Access and use of mainstream wireless technology is essential to social and economic participation, which can be especially challenging to people with disabilities. Technology ownership rates are indicative of general access to these critical technologies. However, analysis of the activities of technology users can provide more detailed assessment of the nature and degree of technology access. This article presents findings from the Survey of User Needs (SUN) for Wireless Technologies, a large, multi-year survey on use of consumer wireless technology by people with disabilities, conducted by the Rehabilitation Engineering Research Center for Wireless Technologies. Because of their versatility (connectivity, size, and portability) smartphones have come to occupy the center of many people’s digital experience. Data are presented on the ways people with disabilities use their smartphones, including voice calling, text messaging, emailing, using mobile apps, social networking, etc. Analysis of smartphone activities is provided on three areas: 1) adults with physical, cognitive, and sensory disabilities analyzed as a group; 2) the impact of key demographic variables – age, race/ethnicity, household income; 3) activities by disability type (blindness, deafness, difficulty speaking, etc.).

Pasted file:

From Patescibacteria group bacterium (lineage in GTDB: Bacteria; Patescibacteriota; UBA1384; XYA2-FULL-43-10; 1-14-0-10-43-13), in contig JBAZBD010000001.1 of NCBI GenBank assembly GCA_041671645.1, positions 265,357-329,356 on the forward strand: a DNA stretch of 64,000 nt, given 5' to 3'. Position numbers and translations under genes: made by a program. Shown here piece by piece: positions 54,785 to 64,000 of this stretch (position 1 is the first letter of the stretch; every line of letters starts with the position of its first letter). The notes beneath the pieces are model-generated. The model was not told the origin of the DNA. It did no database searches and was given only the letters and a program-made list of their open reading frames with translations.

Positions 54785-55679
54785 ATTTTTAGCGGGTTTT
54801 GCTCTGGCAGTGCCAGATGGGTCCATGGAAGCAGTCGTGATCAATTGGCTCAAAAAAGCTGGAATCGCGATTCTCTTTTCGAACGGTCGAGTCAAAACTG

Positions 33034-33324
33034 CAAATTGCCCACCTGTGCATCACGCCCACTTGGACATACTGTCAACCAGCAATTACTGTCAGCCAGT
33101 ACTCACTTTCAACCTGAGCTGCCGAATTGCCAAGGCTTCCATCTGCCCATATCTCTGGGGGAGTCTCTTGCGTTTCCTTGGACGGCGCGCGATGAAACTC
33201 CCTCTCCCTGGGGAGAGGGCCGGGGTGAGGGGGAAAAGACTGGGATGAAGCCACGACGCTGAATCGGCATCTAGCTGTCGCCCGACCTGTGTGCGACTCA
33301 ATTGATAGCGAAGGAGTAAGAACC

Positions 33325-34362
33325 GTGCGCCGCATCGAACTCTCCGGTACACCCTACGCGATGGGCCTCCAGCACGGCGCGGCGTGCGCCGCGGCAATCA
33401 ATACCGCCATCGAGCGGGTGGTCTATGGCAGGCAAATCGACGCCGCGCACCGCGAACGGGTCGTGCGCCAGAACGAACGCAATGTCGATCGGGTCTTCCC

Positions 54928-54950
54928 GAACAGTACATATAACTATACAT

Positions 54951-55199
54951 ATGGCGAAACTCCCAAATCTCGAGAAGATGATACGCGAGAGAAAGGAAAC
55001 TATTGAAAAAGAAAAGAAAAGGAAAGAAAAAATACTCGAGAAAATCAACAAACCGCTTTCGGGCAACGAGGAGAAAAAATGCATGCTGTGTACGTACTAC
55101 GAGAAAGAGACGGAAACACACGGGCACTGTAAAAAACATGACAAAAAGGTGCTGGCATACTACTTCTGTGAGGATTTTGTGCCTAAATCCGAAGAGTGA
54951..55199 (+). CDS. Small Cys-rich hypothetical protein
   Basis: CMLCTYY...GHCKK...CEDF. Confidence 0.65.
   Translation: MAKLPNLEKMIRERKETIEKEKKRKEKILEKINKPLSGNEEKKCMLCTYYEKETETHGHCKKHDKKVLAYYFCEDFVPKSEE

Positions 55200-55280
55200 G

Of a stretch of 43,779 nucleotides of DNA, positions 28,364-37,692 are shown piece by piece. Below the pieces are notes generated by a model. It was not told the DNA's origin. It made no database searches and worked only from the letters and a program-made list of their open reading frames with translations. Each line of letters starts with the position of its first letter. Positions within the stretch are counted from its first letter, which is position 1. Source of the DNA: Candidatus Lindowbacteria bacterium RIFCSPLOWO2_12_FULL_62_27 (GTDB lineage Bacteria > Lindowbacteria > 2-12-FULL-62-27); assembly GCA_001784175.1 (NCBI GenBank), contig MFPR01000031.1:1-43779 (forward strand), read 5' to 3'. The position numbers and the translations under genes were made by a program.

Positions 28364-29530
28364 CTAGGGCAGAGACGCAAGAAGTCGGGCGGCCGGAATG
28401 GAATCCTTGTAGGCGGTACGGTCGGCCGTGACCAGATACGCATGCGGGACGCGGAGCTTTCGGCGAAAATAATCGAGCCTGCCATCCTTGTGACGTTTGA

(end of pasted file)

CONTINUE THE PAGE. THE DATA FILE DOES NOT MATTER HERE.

Smartphone Use and Activities by People with Disabilities: 2015-2016 Survey
The contents of this website were developed under a grant from the National Institute on Disability, Independent Living, and Rehabilitation Research (NIDILRR grant number 90RE5025-01-00). NIDILRR is a Center within the Administration for Community Living (ACL), Department of Health and Human Services (HHS). The contents of this website do not necessarily represent the policy of NIDILRR, ACL, HHS, and you should not assume endorsement by the Federal Government.